Chishū Ryū did not receive an Oscar nomination for portraying Shukichi Somiya in Late Spring.
Chishū Ryū's performance as the older father, and professor Shukichi Somiya is a particularly understated one. This is notable though as a challenge in its own way though as it is needed for the tone of the film, but also for the nature of the character. What is remarkable about his work though is how effective it is despite how quiet it is. This is even more notable though because this isn't a performance as a character who is quietly in anguish or anything like that, not truly anyways. This is just a normal man living his life, that we get a window into after he has been widowed sometime before, and his adult daughter Noriko (Setsuko Hara) still lives with him in order to take care of him. Shukichi though is not ailing in any way we meet him just as he lives his life and still performs his duties as a professor. As we see him just sort of go about his day in his rather low key way fitting to a man of his position and age there's a certain charm to Ryū's performance. There isn't anything overt about this he just makes Skukichi this likable old man who expresses his personal knowledge without ego, just as modestly as you'd expect from someone who would rather share it, than brandish it in a way.
This performance though seems a challenge in a particular way in that as a performance it does not have the usual tenets of an inherently compelling performance. If I merely described what Ryū's does in the role, considering how unassuming he is, it may even sound boring, but it's not at all the case. This performance is an exceptional display again of what can be done in silence, and really in appealing to just a simply truth of a person. This is not to say Ryū's performance is even simple by any means, but rather what he does is capture the simplicity of life, but not in a simple way. The years of this man's life are within Ryū's performance that does not seem to have an acted moment within it. Ryū's work is genuine in every regard as you do just feel as though you are meeting the man living the life as he does, but how honest every scene is through his performance. It's interesting in the way he is very much engaging in this approach. He never wrongly acts out yet creates interest in this man by just always showing us to be an unmistakable person, with his own history, we are watching, never just some character created for the confines of this story.
The focus of the story is between the daughter and father. Ryū's and Hara's chemistry is essential to the film. Again it is an unassuming yet remarkable connection that the two realize in their scenes together. As in every moment of their interaction the years of tender affection between the two of them is an accepted if technically often unstated truth. The film focuses though as the father, in part due to pressures of friends and relatives, to attempt to apart his advice for his daughter to marry despite her wanting to stay with him. The original prodding by Shukichi to his daughter, might not seem especially important, yet they way Ryū plays these scenes is pivotal to the eventual end result of the film. Ryū's portrays no desire to rid himself of her, or a single bit of absentmindedness rather only the most sincere warmth as he suggests a potential suitor. Ryū importantly never depicts a pressure in Shukichi's suggestions but only the most earnest support for her. Ryū doesn't make these moments a father trying to force his daughter into anything she doesn't want, but trying to connect her with what he believes will allow her to find some happiness in her life.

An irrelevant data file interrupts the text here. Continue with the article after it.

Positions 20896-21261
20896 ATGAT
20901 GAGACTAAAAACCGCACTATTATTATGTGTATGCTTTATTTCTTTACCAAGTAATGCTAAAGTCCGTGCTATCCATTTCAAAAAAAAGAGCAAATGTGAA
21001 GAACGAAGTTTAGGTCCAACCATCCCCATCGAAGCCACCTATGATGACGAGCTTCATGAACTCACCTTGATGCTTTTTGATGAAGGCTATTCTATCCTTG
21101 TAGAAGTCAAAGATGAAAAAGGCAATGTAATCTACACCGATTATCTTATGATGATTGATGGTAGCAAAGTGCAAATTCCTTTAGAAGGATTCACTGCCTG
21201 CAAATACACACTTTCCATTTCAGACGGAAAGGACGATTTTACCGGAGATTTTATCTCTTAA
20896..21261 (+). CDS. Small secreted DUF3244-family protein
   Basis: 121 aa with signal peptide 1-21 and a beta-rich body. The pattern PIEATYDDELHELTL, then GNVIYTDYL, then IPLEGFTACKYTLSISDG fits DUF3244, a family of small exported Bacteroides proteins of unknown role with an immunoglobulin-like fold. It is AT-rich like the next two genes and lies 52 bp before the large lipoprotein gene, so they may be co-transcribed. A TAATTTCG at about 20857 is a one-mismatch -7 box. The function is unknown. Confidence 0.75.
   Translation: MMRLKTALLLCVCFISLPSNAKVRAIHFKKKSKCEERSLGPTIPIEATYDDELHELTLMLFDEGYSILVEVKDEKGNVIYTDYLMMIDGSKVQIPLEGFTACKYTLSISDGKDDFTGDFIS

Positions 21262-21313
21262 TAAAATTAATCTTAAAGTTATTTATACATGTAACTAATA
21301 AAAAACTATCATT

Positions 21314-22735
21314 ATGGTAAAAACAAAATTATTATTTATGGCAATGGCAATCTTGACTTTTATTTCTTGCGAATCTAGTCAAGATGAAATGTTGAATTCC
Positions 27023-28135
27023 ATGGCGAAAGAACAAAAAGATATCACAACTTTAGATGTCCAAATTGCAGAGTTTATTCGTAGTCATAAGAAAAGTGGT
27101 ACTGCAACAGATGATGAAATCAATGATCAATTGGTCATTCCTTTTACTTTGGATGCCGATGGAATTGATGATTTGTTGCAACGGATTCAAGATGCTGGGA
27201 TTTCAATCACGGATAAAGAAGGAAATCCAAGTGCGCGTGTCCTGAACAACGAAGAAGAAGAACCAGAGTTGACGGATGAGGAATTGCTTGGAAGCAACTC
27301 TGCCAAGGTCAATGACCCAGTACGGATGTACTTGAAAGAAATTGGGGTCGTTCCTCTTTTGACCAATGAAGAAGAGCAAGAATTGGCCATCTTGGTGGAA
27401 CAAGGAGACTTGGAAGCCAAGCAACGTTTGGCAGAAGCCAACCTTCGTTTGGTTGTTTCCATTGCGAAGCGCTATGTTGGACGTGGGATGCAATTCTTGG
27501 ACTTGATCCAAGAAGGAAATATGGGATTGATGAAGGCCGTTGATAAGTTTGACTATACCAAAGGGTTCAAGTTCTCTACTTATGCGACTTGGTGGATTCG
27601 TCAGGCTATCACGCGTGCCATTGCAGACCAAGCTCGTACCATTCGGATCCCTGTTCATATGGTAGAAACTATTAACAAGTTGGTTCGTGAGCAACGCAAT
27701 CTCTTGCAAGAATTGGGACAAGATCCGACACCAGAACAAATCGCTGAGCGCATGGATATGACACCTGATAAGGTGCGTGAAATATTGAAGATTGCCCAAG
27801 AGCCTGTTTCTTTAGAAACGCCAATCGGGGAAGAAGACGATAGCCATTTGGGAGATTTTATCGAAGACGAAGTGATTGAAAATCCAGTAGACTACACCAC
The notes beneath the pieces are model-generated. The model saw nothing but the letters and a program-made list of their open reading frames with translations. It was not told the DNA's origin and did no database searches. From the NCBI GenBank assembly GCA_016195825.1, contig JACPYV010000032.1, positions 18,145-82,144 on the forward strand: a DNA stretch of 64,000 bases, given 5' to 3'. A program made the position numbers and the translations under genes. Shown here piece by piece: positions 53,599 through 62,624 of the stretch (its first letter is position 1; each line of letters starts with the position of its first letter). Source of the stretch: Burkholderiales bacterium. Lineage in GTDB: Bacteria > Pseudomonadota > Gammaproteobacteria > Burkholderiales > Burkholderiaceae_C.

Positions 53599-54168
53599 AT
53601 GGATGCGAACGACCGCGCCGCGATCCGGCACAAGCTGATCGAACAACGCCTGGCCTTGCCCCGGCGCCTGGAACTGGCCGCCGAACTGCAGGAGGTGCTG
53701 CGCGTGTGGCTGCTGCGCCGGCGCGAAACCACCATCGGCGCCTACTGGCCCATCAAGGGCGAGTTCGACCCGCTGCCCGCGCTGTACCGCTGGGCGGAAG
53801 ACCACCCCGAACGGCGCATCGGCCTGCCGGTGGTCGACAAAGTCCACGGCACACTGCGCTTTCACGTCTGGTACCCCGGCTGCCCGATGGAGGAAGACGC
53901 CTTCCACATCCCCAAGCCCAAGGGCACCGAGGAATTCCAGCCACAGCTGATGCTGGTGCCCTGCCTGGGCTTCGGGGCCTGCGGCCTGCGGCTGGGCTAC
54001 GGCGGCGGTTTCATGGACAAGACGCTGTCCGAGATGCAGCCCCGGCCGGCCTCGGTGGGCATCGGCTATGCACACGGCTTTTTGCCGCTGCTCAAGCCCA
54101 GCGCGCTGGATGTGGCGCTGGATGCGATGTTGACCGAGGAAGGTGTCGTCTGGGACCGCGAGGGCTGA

The matter seems to become more difficult though when Noriko directly reveals her intention not to marry in order to take care of her father. Ryū's work is quite moving in the quiet reactions in this moment as he creates the sense of appreciation in the father, before the father tries to reject the notion by stating that he intends to remarry. Ryū places still only such a sincerity in his appeal to his daughter, as he does not show any intensity or bitterness in the idea of trying to get his daughter to leave. There is such genuine poignancy that Ryū finds in telling her to leave him and attempt to find her own happiness, because he makes this technical rejection of sorts filled with such heart and such a sense of the very real love the two have shared as father and daughter over the years. He eventually convinces her to be married, and this is where Ryū's performance took me off guard. Now I already thought he was incredibly effective in just giving this authentic modest portrayal of this man, but the extent of the power of this performance removed the floor out from under me in the final minutes of the film. In the final minutes Noriko is married leaving Shukichi to reveal to a friend that he was never going to remarry. Now the revelation of this lie is not a drop of the facade but rather merely a part of the truth of what we had seen of the man through Ryū's heartfelt performance. When he returns home alone for the first time living by himself, Ryū's is absolutely heartbreaking in revealing the loss of the man, the sadness that is in part of letting go. This again is no switch or anything like that. It is as authentic as the rest of his work, and that is what makes it so special in the revelation, though we really always knew it, that the father loved his daughter and will miss being with her. Ryū's work is outstanding as he creates such a eloquent and downright devastating portrait with such seemingly profound grace.